The K-96 corridor's first development project is back on the market, a victim of the struggling Kansas commercial economy.
Developer Vernon Plough's 11,000-square-foot industrial building in the Highland Park subdivision is for sale or lease, after an auction company moved out.
The subdivision is at K-96 and Burmac in northwest Sedgwick County.
The building, the first project of the K-96 Corridor Development Association, is for sale for $450,000 or lease for $3,500 a month, Plough said.
The economic downturn has dramatically slowed plans to develop the subdivision on the north side of K-96 into a residential and commercial hub, Plough said.
"Oh, man. Fantastic timing," Plough said. "I've always been good at that.... It happened, though, and you've got to roll with the punches. At this point, though, I'm about rolled out."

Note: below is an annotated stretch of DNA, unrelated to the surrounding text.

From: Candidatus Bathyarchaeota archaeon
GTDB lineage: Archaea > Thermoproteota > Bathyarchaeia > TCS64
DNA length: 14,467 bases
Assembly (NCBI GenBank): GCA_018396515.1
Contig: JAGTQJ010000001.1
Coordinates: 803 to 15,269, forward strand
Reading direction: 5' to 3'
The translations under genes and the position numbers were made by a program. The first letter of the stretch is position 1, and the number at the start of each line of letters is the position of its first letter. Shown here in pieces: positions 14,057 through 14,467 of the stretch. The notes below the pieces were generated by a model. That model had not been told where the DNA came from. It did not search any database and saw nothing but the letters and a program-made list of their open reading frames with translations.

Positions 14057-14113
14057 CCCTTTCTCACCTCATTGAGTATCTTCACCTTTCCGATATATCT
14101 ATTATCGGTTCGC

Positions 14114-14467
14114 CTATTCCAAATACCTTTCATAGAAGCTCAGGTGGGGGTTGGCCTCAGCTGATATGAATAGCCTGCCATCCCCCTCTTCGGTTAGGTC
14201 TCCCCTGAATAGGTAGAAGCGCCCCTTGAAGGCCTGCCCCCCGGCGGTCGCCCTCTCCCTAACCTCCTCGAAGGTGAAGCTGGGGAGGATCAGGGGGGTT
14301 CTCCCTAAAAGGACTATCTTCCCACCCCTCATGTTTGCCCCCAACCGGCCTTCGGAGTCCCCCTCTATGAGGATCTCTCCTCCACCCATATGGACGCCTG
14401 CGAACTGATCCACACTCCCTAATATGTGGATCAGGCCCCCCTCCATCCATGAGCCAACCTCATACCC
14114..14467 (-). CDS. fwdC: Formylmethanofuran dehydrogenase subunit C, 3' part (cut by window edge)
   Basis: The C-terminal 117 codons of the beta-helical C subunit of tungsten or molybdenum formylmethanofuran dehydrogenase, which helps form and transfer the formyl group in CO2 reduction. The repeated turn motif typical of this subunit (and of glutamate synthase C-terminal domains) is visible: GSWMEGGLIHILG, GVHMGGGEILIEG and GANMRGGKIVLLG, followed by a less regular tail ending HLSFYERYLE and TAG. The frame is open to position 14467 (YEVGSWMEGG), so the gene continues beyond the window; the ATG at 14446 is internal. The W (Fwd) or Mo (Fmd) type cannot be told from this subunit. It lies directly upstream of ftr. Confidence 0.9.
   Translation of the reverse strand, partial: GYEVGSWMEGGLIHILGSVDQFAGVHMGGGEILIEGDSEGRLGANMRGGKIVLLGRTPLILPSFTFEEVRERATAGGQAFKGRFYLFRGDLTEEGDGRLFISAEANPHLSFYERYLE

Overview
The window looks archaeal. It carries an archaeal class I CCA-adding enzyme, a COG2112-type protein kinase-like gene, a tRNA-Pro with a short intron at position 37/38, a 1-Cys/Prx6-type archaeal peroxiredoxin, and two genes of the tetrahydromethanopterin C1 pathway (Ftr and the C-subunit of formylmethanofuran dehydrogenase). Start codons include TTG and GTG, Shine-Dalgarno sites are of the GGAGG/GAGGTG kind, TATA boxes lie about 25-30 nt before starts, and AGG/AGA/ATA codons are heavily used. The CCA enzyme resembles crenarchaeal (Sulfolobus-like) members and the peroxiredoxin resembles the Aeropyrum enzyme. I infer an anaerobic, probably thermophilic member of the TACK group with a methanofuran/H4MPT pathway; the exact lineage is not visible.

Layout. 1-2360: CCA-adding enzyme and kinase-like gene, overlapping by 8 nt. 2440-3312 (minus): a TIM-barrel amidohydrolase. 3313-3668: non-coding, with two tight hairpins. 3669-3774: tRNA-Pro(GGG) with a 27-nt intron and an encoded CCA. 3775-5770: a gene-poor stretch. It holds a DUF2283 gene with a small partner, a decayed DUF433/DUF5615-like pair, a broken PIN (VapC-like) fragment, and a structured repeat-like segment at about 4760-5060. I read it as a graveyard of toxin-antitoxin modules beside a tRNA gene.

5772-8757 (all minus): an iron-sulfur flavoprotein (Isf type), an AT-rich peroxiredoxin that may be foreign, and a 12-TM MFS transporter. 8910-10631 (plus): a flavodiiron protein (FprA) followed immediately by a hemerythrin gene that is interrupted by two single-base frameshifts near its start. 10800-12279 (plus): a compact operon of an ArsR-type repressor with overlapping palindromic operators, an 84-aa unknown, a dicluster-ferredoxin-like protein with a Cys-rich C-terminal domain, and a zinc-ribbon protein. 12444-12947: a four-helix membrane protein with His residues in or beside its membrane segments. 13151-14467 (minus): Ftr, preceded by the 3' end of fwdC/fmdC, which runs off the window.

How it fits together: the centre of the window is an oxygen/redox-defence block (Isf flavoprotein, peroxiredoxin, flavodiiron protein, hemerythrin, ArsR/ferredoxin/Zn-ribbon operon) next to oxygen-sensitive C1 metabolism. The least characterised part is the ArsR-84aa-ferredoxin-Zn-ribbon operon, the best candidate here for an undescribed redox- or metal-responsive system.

The building, built in 2006, is part of a 25-acre subdivision with 13 business lots and 23 residential lots.
It originally was occupied by an architectural millwork company that couldn't handle the overhead, Plough said.
He made the deal with the auction company "to help us get along, and it lasted for a year and a half."
"My original hope was to bring in some kind of light industry here to stimulate some small employment for the community," Plough said. "I thought the best thing to do to kick-start this thing was to stick my neck out a little further and do the first development."
Harland Priddle, the executive director of the corridor association, said there is no shortage of development ideas for the highway and its communities, which include South Hutchinson, Haven, Mount Hope and Maize.
The shortage lies in deals and the money to do them, he said.
"There is interest in the corridor," Priddle said. "This is kind of like the sun coming up. It will happen. Eventually.
"One of the good things I think is that the communities along the corridor have stayed busy during the downturn. They are better positioned for development when it comes."